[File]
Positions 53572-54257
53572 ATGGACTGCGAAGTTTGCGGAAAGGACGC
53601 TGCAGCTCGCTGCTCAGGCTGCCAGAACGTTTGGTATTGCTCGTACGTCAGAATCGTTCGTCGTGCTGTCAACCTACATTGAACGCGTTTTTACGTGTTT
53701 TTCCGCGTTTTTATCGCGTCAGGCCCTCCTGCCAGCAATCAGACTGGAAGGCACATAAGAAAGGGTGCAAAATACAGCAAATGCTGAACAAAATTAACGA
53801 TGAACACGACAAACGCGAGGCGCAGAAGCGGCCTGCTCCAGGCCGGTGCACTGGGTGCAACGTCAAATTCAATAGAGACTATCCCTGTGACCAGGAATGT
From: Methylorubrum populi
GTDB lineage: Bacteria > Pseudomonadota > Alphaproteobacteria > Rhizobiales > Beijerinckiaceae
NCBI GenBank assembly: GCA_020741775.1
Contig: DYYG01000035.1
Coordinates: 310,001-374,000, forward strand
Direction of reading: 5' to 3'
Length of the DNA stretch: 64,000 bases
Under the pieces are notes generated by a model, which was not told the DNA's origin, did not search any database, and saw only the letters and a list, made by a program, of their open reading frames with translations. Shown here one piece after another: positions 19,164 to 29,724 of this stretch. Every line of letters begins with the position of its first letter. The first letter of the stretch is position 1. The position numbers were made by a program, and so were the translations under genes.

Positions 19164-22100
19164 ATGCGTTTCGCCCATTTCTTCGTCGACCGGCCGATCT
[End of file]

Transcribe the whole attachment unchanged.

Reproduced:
Positions 53572-54257
53572 ATGGACTGCGAAGTTTGCGGAAAGGACGC
53601 TGCAGCTCGCTGCTCAGGCTGCCAGAACGTTTGGTATTGCTCGTACGTCAGAATCGTTCGTCGTGCTGTCAACCTACATTGAACGCGTTTTTACGTGTTT
53701 TTCCGCGTTTTTATCGCGTCAGGCCCTCCTGCCAGCAATCAGACTGGAAGGCACATAAGAAAGGGTGCAAAATACAGCAAATGCTGAACAAAATTAACGA
53801 TGAACACGACAAACGCGAGGCGCAGAAGCGGCCTGCTCCAGGCCGGTGCACTGGGTGCAACGTCAAATTCAATAGAGACTATCCCTGTGACCAGGAATGT
From: Methylorubrum populi
GTDB lineage: Bacteria > Pseudomonadota > Alphaproteobacteria > Rhizobiales > Beijerinckiaceae
NCBI GenBank assembly: GCA_020741775.1
Contig: DYYG01000035.1
Coordinates: 310,001-374,000, forward strand
Direction of reading: 5' to 3'
Length of the DNA stretch: 64,000 bases
Under the pieces are notes generated by a model, which was not told the DNA's origin, did not search any database, and saw only the letters and a list, made by a program, of their open reading frames with translations. Shown here one piece after another: positions 19,164 to 29,724 of this stretch. Every line of letters begins with the position of its first letter. The first letter of the stretch is position 1. The position numbers were made by a program, and so were the translations under genes.

Positions 19164-22100
19164 ATGCGTTTCGCCCATTTCTTCGTCGACCGGCCGATCT